We here at the BMAF love a creature feature, so we were especially pleased when we were approached by the makers of new film Love in the Time of Monsters to give it a watch.
We were apprehensive at first, as what if we thought it was awful, we would still owe them a good review, but we are pleased to report we really enjoyed it.
The debut film of director Matt Jackson and writer Michael Skvarla is well worth seeking out if a fan of creature feature low-budget horror films.
The film looks great, with a great music score, as well as acting of a better standard than those made on a similar budget.
The film reminded me of when I discovered Adam Green’s Hatchet the first time, in that this was just an enjoyable ride even though storyline wise, it was nothing too original.
The film does actually star Hatchet’s Victor Crowley, the horror legend Kane Hodder!
Joining him is Guillermo del Toro regular Doug Jones, who like Andy Serkis you may know him best for the CGI characters he’s helped bring to screen, the likes of Abe Sapien in Hellboy or The Silver Surfer in the 2007 Fantastic Four sequel.
Rounding off the familiar faces is Friar Tuck from Robin Hood: Prince of Thieves, Michael McShane.
Love in the Time of Monsters, features 2 sisters Marla and Carla, who have booked to stay at a Bigfoot-themed holiday resort run by Slavko (McShane). Whilst at the resort Carla wants to surprise her boyfriend and Marla is just looking for some fun.
The park entertains its guests with the usual cabaret/entertainment shows, but also has staff members dressed up as Bigfoot to roam the grounds.One of which does include Lou, played by Kane Hodder.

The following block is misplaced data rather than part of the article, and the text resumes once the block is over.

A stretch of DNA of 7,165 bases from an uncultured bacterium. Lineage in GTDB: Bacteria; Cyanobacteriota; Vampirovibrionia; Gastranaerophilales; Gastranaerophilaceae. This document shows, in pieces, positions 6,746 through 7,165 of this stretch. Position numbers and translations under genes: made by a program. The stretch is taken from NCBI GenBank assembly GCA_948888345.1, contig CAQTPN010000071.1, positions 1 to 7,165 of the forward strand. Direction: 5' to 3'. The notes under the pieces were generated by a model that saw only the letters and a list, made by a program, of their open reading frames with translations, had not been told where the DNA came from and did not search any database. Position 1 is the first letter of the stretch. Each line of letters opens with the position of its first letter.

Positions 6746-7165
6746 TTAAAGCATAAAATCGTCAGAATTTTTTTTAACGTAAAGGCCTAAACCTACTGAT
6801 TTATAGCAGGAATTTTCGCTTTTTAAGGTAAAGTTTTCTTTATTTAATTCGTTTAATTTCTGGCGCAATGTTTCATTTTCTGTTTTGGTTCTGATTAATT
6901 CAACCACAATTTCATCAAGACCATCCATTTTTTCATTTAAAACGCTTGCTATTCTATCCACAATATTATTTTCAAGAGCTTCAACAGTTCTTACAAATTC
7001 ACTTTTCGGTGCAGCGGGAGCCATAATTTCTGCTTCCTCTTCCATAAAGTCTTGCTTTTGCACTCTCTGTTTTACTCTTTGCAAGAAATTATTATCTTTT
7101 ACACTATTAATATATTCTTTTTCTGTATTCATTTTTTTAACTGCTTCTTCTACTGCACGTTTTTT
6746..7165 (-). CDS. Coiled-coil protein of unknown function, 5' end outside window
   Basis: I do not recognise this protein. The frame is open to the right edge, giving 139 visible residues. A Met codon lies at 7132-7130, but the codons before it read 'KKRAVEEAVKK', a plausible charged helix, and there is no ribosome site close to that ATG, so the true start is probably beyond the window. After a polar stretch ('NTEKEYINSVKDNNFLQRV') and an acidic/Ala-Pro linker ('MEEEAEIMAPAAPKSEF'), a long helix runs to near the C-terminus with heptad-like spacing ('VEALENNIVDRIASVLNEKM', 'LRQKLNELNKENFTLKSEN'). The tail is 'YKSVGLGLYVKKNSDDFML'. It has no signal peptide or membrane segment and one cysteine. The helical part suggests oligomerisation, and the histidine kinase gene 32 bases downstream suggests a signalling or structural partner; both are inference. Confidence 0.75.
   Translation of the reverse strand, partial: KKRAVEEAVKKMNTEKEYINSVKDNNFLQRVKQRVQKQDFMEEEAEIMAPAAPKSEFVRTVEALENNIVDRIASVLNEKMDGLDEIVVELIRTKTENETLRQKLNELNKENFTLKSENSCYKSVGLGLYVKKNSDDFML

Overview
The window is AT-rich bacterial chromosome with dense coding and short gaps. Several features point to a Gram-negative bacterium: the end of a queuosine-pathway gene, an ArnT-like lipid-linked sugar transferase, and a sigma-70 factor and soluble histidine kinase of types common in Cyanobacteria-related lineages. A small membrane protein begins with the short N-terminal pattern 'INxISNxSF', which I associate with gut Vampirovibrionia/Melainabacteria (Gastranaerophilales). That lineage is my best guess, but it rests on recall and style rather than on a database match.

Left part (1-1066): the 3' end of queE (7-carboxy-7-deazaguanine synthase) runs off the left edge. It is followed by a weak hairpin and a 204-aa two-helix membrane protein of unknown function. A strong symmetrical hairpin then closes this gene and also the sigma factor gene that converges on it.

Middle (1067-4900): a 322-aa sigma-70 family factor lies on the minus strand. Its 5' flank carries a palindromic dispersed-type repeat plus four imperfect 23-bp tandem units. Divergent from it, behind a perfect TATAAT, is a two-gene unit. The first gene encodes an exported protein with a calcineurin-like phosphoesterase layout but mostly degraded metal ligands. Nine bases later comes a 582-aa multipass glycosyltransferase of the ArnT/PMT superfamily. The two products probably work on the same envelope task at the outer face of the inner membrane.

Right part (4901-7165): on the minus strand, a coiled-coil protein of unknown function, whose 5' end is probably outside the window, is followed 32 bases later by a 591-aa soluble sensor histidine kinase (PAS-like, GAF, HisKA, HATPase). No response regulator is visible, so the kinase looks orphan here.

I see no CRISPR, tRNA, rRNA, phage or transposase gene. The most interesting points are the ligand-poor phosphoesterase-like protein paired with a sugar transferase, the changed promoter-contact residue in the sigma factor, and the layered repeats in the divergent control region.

During a heated argument of the various costumed Bigfoot, a fight breaks out seeing them fall into a pond. The pond has been infected by toxic waste, which Slavko has been showing a blind eye, so that he can receive financial benefits.
The waste causes the staff to be mutated, leaving the holiday park to be under attack from costumed Bigfoot characters, including Carla’s boyfriend.
What follows is the resort’s guests fighting to avoid the mutated costumed monsters and find safety, of course being a horror film, not all of them make it.
With Carla not giving up on her boyfriend, she helps Dr. Lincoln (Jones, dressed up as Abraham Lincoln, and in front of the camera rather a CGI character for a change) who believes he can create a cure to reverse the toxic waste effects.
Various fun sequences happen along the way, the entertainment team putting on a show to distract the Bigfoot characters; a sub plot involving the heroism of Chester, a hunter, making up for lost time with showing his love for a Slavko employee and a chase sequence involving a children’s bicycle and a golf cart!
The highlight is in the final third, when an array of mutated wildlife appear, all ready to kill off the guests!
Amongst these mutations are birds, squirrels, fish and even a moose, culminating in an epic end battle of them all fighting with the mutated costumed big-foot workers, the staff and guests at the resort and then even the real Bigfoot puts in an appearance!
The first time writer and director and cast need to take a lot of credit for the film, which could easily have been very poor. If you like B movie horror films in the vain of Hatchet and Tucker and Dale Vs. Evil, Love in the Time of Monsters is well worth searching out.
Whilst some of the CGI sequences, especially when used to represent electricity and cheap animatronics, will not be to everyone’s tastes, for me, they add to the Eighties feel of the film and if you go into the film expecting that, you will be left pleasantly entertained for an hour and a half.
Sadly the film is unavailable as yet in the UK, but the film’s twitter feed run by @UncleSlavko have some options for you to watch it here http://www.tbcfilms.com/watch/
So let us know if you share the Love (in the Time of Monsters) here at Barking Mad About Films.
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